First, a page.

2015 Advertiser front page

The Advertiser commissioned 8 artists including Cheryl to create an artwork for the front page of The Weekend Magazine special SALA edition.

This was an enormous honour as there were over 6,000 artists exhibiting in SALA that year.

Cheryl’s fine art freehand machine embroidery ‘It’s A Matter Of Taste’ and the Advertiser dedicated its complete front page to Cheryl’s art work.

This was published the weekend of the opening of the South Australian Living Artists Festival.

This was great publicity for Cheryl’s SALA SOLO ‘3000+ hours = 1 Exhibition”

It’s A Matter of Taste‘ (embroidery, 71cm x 51cm)

Every stitch and every line becomes part of the journey of telling Cheryl Bridgart’s stories

CHERYL Bridgart has drawn all of her life – but very early on she found a different medium through which to express her distinctive style.

“I used to go to my grandma’s house and she sewed and did needlework,’’ the artist explains. “I started scribbling around on a machine to make patterns on fabric for my doll’s clothes.

original It’s A Matter of Taste (embroidery, 71cm x 51cm)

Painting: It’s A Matter of Taste (embroidery, 71cm x 51cm)

“Then, growing up, I started decorating the clothes that I wore and by the time I was a teenager I made everything that I wore. To this day, I actually don’t own one garment of clothing that I haven’t drafted, designed, embroidered – it’s become a signature.”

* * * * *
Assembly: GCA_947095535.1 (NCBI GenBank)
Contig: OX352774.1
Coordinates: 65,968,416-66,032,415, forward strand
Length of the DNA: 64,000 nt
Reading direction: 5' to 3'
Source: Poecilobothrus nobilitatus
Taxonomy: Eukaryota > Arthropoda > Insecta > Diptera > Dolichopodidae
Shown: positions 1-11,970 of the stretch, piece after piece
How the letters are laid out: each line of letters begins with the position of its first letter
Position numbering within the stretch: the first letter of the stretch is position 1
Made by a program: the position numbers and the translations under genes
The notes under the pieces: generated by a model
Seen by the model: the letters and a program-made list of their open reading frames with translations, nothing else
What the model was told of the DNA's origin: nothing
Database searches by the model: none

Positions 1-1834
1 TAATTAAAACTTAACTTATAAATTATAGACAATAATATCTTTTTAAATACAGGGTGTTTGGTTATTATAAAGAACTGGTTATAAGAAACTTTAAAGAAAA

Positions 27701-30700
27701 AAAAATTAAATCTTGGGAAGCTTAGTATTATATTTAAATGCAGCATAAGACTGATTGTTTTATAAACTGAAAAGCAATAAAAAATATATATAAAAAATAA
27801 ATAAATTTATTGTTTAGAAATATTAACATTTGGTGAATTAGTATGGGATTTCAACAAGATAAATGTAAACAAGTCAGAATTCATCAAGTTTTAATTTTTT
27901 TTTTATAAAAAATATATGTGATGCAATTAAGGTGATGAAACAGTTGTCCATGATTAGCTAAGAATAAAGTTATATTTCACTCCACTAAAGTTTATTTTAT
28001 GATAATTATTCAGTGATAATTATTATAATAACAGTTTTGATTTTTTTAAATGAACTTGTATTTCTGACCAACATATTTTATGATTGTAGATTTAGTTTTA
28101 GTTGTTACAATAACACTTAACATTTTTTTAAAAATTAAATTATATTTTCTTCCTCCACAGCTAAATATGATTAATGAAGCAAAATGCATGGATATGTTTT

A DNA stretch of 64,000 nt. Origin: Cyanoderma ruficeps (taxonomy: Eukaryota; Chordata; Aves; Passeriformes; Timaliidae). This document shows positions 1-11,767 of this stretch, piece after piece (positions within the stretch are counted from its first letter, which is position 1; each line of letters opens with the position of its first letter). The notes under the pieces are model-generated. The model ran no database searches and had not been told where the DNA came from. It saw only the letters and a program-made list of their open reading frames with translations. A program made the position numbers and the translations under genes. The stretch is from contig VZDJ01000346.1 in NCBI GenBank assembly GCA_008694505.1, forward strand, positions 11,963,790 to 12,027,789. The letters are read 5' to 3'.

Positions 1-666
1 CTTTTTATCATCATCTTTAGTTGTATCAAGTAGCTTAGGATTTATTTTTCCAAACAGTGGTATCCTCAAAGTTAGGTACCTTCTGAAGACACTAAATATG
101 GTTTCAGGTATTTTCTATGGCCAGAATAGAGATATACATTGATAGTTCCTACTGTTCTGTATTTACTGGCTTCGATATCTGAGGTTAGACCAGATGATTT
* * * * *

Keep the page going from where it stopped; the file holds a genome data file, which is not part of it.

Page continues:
In recent years she has extended to millinery, making hats to match her outfits.

“So I stand out within the crowd – I wear my art! I have fun, I really love what I do – 
I’m so lucky that my job is my passion.”

That passion is reflected in her 
SAWeekend cover work, a self-portrait about growing up in Adelaide titled It’s A Matter of Taste.

“I use myself a lot in my work – mainly because I’m readily available,” she laughs.

Hidden within the layers of pattern are references to the state’s rolling landscapes, warm summer hues, birdlife and flora.

“The colours are South Australia – my husband is a fifth-generation Adelaidean 
and so am I. He grew up at Mallala and I embroider up there while he’s tinkering around on the farm,” she says.

After finishing art school, Bridgart decided she needed a point of difference from her fellow painters, “so I decided to stitch”.

“I move the canvas under the needle – sometimes it’s just wiggling it to make smaller marks, or scribbling away doing a background. I use the same techniques that you would to draw, so I’m hatching and crosshatching to create form and realism,” she says.

“It’s very spontaneous – it’s like drawing, but you can’t rub it out. Every mark, every stitch and every line that you make becomes part of the journey of telling the story.”

Visitors can watch Bridgart at work during her SALA exhibition, each Wednesday to Sunday from August 9 to 31 at Beltana House, 364 Carrington Street, Adelaide.

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